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Dodgers' Chase Utley may force takeout slide rule reform

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It's time to end the takeout slide in baseball.

Jayne Kamin-Oncea-USA TODAY Sports

It was so bad that Tigers fans still hold a grudge. On July 3, 2013, Colby Rasmus barreled into Tigers second basemanOmar Infante to break up a double play. Rasmus was out at second, but Infante would be out for much longer, missing almost six weeks with an ankle injury. Tigers fans -- the smart ones, too -- called the play dirty, and many haven't forgiven Rasmus for it. Show of hands: how many would welcome the 29-year-old free-agent-to-be if he signs with Detroit this offseason?

Fast forward to September 17, 2015. The Pittsburgh Pirates lost rookie phenom Jung Ho Kang to a knee injury when Chicago Cubs outfielder Chris Coghlan upended him on a play at second base. Coghlan's slide didn't even get the job done, as the Pirates turned the double play, but it ended Kang's season. With the Pirates losing out on both the NL Central Division race and NL Wild Card Game, one wonders if Kang's presence could have made a difference.

On Saturday evening, New York Mets shortstop Ruben Tejada became the latest player on an ever-growing list of maimed middle infielders. Los Angeles Dodgers second baseman Chase Utley all but tackled Tejada on a slide harder and later than Rasmus' and Coghlan's, and Tejada is now out for the series with a broken leg.

See the pattern here?

Utley's slide came on a much bigger stage than the previous two, and it has received a proportional amount of backlash. Dave Cameron said that the rule must change. Rob Neyer lost his mind on Twitter. Even MLB players cringed at the play on social media, with Padres outfielder Justin Upton calling it like he sees it.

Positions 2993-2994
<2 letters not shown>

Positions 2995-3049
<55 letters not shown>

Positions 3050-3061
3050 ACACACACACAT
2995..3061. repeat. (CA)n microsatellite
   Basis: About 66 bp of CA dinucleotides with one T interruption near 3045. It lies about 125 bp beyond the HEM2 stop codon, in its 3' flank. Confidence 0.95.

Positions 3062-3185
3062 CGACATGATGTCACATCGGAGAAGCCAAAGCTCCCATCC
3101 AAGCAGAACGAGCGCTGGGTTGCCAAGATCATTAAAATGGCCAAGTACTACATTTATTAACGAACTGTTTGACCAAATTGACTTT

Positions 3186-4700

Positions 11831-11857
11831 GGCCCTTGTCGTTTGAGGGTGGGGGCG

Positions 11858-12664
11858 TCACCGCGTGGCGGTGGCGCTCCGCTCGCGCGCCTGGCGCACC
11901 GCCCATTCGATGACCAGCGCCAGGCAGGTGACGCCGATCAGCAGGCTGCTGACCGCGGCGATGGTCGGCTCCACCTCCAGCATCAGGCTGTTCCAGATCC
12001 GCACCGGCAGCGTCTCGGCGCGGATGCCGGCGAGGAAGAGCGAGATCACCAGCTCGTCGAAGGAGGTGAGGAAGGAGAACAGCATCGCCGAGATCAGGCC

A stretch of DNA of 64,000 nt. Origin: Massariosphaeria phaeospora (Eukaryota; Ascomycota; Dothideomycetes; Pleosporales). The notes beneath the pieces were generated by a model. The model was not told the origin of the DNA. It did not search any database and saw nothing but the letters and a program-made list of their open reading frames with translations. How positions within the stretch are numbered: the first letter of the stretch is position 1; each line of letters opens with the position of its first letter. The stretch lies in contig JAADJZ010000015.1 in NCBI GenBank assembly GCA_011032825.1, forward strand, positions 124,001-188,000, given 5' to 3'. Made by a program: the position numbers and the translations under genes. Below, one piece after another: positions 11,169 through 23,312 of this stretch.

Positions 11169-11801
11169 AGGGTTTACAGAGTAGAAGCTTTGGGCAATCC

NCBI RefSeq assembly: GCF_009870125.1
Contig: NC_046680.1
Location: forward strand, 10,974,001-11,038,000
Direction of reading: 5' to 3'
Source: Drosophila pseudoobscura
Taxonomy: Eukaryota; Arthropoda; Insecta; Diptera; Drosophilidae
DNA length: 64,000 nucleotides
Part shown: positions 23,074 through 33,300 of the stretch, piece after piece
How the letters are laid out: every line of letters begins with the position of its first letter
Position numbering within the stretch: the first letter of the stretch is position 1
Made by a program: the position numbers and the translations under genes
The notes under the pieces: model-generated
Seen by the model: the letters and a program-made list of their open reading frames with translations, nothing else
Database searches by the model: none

There are plenty of arguments on both sides. Dodgers fans and baseball purists think Utley's slide was a good, hard-nosed play. The Internet wants to see takeout slide reform. Major League Baseball has scuffed its feet in the aftermath of this play, but is experimenting with players sliding directly into second base in the Arizona Fall League. Considering how the MLB breaks in its rule changes -- pitch clocks started in the AFL last year -- we might see a ruling on takeout slides before Opening Day 2016.

There should be some middle ground here. Tigers fans celebrated Andy Dirks' slide that helped score an important run in a tight 2012 AL Central race. We celebrated it as the Play of the Year. But objectively? Dirks' slide was late, and he had zero intent of making it to second base, just like Utley. The takeout slide is a play that has been part of baseball time immemorial, and there are rules in place to prevent more egregious violations (like Utley's slide on Saturday night).

It's tough to keep defending this baseball tradition, though. The game has changed substantially since Tigers legend Ty Cobb was causing havoc on the basepaths. Players are paid millions of dollars, and teams have even more money at stake. The game isn't just a national pastime, it's a multi-billion dollar industry.

Hell, even the players have changed. Cobb was considered one of the largest players in the game in his day. At 6'1", 175 lbs., he would be on the smaller side of the spectrum today. Players are bigger, faster, and stronger than before, and takeout slides have much more force behind them than in the past. Infielders have less time to defend themselves, and less room for error when the baserunner barreling down on them is the size of an NFL linebacker.

It's time to end the takeout slide in baseball. We have already identified three significant injuries in the past two-plus years, and there are likely several more within that range. Breaking up double plays in the name of more offense is a noble effort, but not at the expense of the talented athletes trying to turn them. Major League Baseball effectively ended home plate collisions without much of a hiccup, and it can do so at second base with similar fluidity.

End the takeout slide, MLB. It's not necessary anymore.